Life and Breath of the World

Our latest issue, Cascadia: The Life and Breath of the World, just arrived from the printer. Hundreds of hours went into the editing and production of this landmark publication. The flyer on the left lists all the contributors and provides bibliographical and purchasing information.

Looking at the F&G (folded-and-gathered) set, I feel overwhelmed by memories and sensations of all the work that went into Cascadia. Trying to describe the process of making this book would require yet another book to contain all there is to say. Here are just some of the things we did.

Cascadia is 240 pages long, which roughly translates to 400 pages of manuscript, each page of which is edited, proofread, and styled (our term for applying our template styles). These steps alone can take over three months, especially when we are working with many authors and the pieces are fairly complicated. We also produce galleys so that authors can review and approve our editing and see how their pieces have been styled in our word-processing program.

Note that these steps don't include the intensive process of acquisition, during which the editors negotiate the inclusion of each work. Sometimes, they need to obtain copyright permission from publishers or representatives of the estates of authors who have died. Both copyright laws and standard practices make this a complicated process, involving tact and diligence in equal measure.

The interior art consists of sketches by Emily Carr, and we obtained permission to use these from the Royal British Columbia Museum. Acquiring permission went fairly smoothly, as did obtaining the digital images. Laying out the pages and styling the captions were slow, deliberate processes. For example, most of the full-page images have shoulder captions on the facing pages, and these had to be carefully sized and placed so that they wouldn't disturb the design and balance of the spreads.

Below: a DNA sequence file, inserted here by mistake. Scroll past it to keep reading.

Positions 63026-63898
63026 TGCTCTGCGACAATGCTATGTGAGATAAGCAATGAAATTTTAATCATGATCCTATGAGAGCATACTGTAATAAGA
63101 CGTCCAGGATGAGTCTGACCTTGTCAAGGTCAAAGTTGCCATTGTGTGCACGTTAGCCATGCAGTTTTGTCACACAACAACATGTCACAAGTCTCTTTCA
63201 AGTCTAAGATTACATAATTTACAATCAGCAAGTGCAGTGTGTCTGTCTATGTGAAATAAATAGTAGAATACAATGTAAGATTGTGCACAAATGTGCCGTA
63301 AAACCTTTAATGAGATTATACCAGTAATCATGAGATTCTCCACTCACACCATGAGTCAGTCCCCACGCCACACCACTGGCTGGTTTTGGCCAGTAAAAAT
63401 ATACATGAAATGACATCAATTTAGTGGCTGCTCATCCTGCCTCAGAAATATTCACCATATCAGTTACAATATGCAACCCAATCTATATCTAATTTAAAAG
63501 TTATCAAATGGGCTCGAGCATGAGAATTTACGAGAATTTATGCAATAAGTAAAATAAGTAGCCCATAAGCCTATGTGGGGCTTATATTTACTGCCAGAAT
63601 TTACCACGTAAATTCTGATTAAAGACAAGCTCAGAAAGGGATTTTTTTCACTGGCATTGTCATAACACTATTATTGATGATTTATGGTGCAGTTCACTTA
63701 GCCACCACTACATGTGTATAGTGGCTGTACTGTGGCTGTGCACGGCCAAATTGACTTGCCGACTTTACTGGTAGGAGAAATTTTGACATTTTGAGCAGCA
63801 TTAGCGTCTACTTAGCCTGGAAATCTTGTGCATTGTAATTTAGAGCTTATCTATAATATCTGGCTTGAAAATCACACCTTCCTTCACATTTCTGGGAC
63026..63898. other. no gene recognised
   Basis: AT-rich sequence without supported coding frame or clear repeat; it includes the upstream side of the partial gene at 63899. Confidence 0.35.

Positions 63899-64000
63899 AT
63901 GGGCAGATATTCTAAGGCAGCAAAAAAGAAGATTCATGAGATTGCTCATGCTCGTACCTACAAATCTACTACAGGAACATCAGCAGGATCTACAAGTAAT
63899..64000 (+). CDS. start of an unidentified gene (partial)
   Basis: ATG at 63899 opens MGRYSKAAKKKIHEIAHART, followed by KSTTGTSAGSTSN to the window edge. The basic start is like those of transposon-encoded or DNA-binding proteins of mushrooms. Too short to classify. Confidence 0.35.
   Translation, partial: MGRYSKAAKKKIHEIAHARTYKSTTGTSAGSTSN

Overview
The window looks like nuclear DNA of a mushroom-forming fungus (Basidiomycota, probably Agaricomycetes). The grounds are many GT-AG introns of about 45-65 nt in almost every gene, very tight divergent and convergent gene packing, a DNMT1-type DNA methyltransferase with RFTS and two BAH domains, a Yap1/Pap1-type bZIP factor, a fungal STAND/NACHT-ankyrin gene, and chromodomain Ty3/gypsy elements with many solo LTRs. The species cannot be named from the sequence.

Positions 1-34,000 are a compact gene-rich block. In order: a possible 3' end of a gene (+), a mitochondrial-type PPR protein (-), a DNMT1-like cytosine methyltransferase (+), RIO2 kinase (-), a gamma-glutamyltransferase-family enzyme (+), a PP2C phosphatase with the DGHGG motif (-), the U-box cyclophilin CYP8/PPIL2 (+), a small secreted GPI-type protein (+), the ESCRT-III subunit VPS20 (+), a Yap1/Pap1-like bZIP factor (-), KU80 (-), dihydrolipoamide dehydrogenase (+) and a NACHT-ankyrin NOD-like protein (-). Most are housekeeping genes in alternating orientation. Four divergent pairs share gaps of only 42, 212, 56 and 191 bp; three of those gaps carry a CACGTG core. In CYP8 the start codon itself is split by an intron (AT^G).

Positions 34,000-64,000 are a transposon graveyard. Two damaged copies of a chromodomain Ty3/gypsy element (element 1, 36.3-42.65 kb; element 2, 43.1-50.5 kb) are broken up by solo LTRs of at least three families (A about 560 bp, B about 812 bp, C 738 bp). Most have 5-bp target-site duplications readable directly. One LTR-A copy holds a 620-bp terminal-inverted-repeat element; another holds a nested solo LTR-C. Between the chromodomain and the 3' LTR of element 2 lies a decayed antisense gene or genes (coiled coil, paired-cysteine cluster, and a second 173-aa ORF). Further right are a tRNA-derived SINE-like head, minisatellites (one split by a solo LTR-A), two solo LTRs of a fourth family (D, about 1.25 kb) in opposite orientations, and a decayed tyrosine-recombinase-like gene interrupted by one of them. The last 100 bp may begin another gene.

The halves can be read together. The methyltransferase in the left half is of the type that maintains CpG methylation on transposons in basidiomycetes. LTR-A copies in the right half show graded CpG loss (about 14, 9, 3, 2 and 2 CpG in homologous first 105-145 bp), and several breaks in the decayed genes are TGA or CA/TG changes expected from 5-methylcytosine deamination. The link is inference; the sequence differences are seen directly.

Book composition requires that the total number of pages be a multiple of eight (that being the number of pages in a signature). If the number of pages falls short, content must be added. We had to add four pages to Cascadia.

Page-makeup rules are many and fairly complicated; I'll just list a few:

  • no page may have fewer than five lines of text;
  • the first line of a paragraph may fall at the foot of a page, unless it follows a subhead or extract; 
  • the last line of a paragraph must have at least five characters;
  • paragraph endings that occur on the first line of a page (widow) are not permissible, even if the widow runs the full width of the type page; 
  • the number of consecutive end-of-line hyphens cannot be more than three. 

Elsewhere on this blog, I've talked about the use of multiple typefaces. Late in the production process, a note about the back cover was added, and this made the typesetting even more difficult. And always, of course, we were running up against that one element that obeys no maker of books, however skilled and well intentioned: Time.

Through special arrangements with the University of the Fraser Valley and a few contributors, copies will be going to First Nations' communities. In Cascadia: The Life and Breath of the World, they and other readers will find poems, songs, recipes, reading lists, admonitions, praise, stories, and much else from this extraordinary region.